Home of the annual Lilac Festival, Highland Park (accessible from Highland Avenue, 753-7275, monroecounty.gov) is open year-round and was designed by Frederick Law Olmsted, who also designed Central Park in NYC. Today, it houses more than 500 species of lilacs along with thousands of other gorgeous and unique plants. It's also home to the Highland Bowl Amphitheater, which is used to host summertime concerts, shows, and movies, as well as a conservatory, sunken garden, and yes, a castle.
For something a little more alternative, learn about local history and famous Rochesterians with a walk through Mt. Hope Cemetery (1133 Mount Hope Ave., 461-3494, fomh.org). Although you can stroll unaided through the hilly graveyard and its stunning statuary during the day, consider taking part in one of the many tours led by the Friends of Mt. Hope. While it may seem creepy at first thought, these tours are actually interesting and entertaining. Tour types include general, twilight, and special themes, like fall foliage and a torchlit nighttime trek right around Halloween.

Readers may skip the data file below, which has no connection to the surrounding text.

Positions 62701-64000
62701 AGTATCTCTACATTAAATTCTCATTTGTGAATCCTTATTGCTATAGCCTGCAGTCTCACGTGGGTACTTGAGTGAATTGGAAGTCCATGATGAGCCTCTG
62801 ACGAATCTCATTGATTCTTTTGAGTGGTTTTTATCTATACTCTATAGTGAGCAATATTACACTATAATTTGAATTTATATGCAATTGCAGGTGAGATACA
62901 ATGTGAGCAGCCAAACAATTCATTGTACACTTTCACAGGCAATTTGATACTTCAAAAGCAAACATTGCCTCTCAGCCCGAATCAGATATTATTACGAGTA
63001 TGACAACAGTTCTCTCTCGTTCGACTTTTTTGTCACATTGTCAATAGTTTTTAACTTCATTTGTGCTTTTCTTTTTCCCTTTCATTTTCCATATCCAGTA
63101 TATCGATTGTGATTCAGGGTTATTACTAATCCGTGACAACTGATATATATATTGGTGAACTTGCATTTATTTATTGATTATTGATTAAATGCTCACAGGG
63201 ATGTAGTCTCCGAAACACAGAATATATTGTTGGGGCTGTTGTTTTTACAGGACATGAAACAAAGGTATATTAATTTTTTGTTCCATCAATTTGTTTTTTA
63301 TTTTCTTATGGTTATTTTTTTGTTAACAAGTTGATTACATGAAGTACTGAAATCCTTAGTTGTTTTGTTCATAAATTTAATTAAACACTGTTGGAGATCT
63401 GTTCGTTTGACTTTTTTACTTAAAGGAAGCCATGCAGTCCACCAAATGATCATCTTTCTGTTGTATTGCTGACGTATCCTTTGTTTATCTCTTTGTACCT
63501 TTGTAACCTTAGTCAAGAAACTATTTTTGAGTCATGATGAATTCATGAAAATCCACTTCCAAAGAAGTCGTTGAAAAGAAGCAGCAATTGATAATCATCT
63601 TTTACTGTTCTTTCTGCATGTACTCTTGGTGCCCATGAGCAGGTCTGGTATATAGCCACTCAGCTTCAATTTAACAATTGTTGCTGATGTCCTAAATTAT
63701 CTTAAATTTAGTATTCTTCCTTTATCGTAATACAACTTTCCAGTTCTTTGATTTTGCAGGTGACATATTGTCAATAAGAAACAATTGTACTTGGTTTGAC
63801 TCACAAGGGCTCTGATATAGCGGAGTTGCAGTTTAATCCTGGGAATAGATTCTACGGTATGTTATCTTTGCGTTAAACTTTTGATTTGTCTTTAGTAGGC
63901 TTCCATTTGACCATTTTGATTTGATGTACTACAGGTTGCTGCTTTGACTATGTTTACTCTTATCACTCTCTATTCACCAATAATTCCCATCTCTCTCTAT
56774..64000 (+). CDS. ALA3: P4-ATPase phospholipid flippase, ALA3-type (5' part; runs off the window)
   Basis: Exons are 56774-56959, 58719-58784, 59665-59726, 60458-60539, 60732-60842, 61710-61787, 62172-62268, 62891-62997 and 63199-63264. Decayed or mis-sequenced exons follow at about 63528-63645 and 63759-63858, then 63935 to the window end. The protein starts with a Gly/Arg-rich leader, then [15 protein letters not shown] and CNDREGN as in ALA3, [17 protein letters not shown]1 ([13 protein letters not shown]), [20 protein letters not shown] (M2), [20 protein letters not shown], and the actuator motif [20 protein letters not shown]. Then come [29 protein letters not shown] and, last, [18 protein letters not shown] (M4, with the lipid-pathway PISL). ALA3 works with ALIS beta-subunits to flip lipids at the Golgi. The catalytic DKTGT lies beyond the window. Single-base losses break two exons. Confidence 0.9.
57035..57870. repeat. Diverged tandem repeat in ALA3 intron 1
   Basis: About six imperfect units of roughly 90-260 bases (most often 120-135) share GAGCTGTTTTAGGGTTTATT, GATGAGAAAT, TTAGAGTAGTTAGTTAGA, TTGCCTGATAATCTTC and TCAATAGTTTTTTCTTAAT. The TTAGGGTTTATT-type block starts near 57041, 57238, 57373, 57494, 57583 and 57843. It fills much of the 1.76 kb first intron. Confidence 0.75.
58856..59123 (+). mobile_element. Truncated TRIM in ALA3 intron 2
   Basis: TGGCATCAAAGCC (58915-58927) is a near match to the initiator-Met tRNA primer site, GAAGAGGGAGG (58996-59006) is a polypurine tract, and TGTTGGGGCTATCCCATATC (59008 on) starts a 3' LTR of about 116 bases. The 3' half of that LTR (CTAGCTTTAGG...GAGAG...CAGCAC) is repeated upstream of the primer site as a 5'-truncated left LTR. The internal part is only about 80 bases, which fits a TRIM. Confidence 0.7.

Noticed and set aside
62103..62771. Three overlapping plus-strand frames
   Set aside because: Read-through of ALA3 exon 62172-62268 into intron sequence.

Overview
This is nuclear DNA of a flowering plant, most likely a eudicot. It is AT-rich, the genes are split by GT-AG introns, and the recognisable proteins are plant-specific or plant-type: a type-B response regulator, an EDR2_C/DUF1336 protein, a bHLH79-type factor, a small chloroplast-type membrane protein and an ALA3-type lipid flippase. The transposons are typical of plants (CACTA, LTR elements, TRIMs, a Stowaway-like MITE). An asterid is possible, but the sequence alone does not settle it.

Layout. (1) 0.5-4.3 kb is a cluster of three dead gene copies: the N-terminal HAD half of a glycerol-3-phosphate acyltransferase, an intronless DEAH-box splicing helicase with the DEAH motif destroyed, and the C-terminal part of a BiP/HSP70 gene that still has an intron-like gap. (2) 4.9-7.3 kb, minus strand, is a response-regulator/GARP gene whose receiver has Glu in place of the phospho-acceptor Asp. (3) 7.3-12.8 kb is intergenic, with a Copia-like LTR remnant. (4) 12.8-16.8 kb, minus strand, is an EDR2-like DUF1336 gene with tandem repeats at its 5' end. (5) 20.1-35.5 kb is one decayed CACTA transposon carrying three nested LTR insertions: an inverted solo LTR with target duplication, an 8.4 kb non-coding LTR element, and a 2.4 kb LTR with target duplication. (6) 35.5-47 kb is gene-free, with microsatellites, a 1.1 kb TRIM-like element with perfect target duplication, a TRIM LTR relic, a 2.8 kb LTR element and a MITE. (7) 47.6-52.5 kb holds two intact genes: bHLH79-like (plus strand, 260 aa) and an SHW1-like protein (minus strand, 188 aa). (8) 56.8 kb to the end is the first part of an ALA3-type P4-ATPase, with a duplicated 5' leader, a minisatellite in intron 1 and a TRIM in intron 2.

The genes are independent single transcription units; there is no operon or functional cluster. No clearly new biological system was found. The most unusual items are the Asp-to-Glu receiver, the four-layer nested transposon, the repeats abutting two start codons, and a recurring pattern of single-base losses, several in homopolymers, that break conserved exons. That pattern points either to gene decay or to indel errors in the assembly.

If you want to add water to the mix, take a short drive to Charlotte Beach (4650 Lake Ave, 753-7275, monroecounty.gov) on the shore of LakeOntario near the Irondequoit border. Get your toes wet and sandy, walk out on the pier and try to catch a glimpse of Toronto, or sample frozen custard, a local specialty. If you're feeling really sentimental, you could even ride the park's historic carousel or build a sandcastle with the folks.
If your parents are looking for a quaint afternoon stroll, PittsfordVillage (586-4332, villageofpittsford.org) should do the trick. Take a walk along the canal before stopping by the unique retail stores and restaurants. Eat crepes, buy some wine, or feed the ducks. Just like the good old days, but more sophisticated.
For a different take on outdoor activities, head to Mendon Ponds Park (95 Douglas Road, 753-7275, monroecounty.gov) in Honeoye Falls. A boat launch, sensory garden, and fishing are just a few of the attractions. There are also several trails for hiking, cross-country skiing, and snowshoeing during the winter months.